C. EVERETT KOOP
BETRAYS AMERICANS


STATEMENT OF C. EVERETT KOOP ON THE INTRODUCTION OF SUPPLEMENTAL BST -
February 6, 1994

"Milk from cows given supplemental bovine somatotropin is the same as
any other milk.  So, there should be no doubt in the minds of consumers
that the milk they drink is just as safe, nutritious and wholesome as it
has always been.  Every issue and every question about BST has been
thoroughly and carefully studied by the federal government and several
independent scientific institutions.  Consumers can continue to enjoy
milk and dairy foods with complete confidence.

"Unfortunately, a few fringe groups are using misleading statements and
blatant falsehoods as part of a long-running campaign to scare consumers
about a perfectly safe food.  Their long-range goal is to prevent the
benefits of biotechnology from reaching the public.  Because dairy foods
are an important, widely consumed source of nutrition, it is necessary
to condemn these attacks on the safety of milk for what they are:
baseless, manipulative and completely irresponsible.

"Even worse are attempts by some persons to use school children as
pawns in their opposition to BST.  Any suggestion that milk from BST-
supplemented cows is unsafe for children to consume at school, or at
home, is a potential threat to their health and well being.  We should
be reinforcing the message that all dairy foods, when consumed as part
of a varied and balanced diet, are healthful - and not burden our
children with unwarranted fears about food safety.

"Supermarkets and dairy processors can play an important role by
assuring consumers of the safety of the milk supply, by providing the
facts on BST to interested customers, or by referring them to credible
health and nutrition authorities."

How Monsanto Plays "Politics"

After leaving government service, C. Everett Koop, M.D., the respected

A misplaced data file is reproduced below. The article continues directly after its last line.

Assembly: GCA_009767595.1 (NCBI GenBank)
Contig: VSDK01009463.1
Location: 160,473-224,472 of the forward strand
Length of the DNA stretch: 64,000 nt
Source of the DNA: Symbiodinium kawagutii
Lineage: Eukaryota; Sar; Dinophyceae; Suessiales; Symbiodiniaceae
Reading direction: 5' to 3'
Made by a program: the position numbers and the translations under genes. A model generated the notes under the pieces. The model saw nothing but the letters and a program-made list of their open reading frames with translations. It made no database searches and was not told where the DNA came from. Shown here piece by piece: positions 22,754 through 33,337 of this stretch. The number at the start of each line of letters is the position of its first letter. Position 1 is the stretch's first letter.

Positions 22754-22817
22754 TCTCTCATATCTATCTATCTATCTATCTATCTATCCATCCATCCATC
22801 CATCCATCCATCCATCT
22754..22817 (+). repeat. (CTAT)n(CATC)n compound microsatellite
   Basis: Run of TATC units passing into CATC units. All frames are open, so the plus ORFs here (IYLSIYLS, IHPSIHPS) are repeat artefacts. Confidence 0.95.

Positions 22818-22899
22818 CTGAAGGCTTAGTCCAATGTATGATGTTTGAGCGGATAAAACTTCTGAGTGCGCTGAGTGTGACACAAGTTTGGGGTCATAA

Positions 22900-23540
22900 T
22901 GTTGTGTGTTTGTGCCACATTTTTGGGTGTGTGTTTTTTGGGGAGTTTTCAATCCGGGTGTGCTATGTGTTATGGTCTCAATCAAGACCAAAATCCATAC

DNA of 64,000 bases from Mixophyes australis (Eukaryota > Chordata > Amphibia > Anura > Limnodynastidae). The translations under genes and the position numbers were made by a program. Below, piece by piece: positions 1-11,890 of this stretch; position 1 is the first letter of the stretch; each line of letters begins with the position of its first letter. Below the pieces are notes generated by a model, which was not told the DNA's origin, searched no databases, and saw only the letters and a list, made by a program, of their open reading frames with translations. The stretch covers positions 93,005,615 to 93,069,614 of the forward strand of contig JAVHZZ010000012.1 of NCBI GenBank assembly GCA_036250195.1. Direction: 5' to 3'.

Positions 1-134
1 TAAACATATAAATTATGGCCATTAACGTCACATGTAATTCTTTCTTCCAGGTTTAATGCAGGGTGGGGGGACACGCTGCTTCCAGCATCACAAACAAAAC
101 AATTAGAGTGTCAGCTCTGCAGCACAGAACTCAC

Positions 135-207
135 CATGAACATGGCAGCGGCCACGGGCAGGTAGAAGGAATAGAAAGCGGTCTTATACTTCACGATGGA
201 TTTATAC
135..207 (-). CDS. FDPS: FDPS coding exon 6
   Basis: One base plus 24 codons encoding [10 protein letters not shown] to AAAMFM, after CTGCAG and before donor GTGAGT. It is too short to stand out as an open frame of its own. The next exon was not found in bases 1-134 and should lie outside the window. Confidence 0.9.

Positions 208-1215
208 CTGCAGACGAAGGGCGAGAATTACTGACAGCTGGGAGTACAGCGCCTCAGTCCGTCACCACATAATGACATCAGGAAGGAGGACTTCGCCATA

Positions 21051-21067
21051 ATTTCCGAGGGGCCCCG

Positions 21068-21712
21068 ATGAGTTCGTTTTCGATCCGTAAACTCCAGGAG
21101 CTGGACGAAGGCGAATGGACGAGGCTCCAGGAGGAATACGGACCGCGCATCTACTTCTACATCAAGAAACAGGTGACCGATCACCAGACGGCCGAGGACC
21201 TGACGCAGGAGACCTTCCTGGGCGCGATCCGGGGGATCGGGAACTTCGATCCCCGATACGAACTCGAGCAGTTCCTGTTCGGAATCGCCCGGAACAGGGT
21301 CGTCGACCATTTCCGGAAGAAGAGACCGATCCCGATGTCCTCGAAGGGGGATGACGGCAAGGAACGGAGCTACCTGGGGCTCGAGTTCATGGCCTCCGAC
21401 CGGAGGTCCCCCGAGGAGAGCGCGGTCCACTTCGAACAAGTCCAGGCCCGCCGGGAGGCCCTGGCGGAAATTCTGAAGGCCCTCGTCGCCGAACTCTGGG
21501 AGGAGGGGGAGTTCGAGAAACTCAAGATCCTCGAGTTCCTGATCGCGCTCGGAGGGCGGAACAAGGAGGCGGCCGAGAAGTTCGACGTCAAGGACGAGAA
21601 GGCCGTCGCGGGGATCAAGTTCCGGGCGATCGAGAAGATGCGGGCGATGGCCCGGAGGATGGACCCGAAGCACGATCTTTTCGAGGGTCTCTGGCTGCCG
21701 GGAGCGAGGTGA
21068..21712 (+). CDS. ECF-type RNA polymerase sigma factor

ex-surgeon general, issued the above well-publicized and strongly worded
statement in favor of Monsanto's genetically engineered hormone.  Koop
relied upon statements made previously by Monsanto in attacking critics
of the new hormone.  It was clear which side he had chosen.   I called
and wrote to Koop.  I faxed a letter to him on April 3, 1995.  He did
not return telephone calls, letters or my fax.

America had a love affair with the respected ex-surgeon general and his
assertion carried great weight.  That affirmation was reproduced in
newspapers and magazines and marketed to benefit Monsanto's agenda.  The
first line of Koop's statement reads, "Milk from cows given supplemental
bovine somatotropin is the same as any other milk."

When we review Juskevich and Guyer's abstract in their landmark Science
paper (August 24, 1990) we find that the authors state, "Recombinant
rbGH treatment produces an increase in the concentration of insulin-like
growth factor-I (IGF-I) in cow's milk."  What appeared to be "the same
as any other milk" to Koop was significantly different to FDA
scientists.

It appears that Koop never read Juskevich and Guyer's paper.  Had he
done so he could not have said that wholesome milk "is the same as"
genetically engineered milk.  Ethics and morality are directly
proportional to and measured by dollars invested to shape perception,
which becomes the one and only reality.  Koop was part of the problem.
Did he review Monsanto's BST data?

Is Koop an ethical man and do you really believe that "a few fringe
groups are using misleading statements and blatant falsehoods?"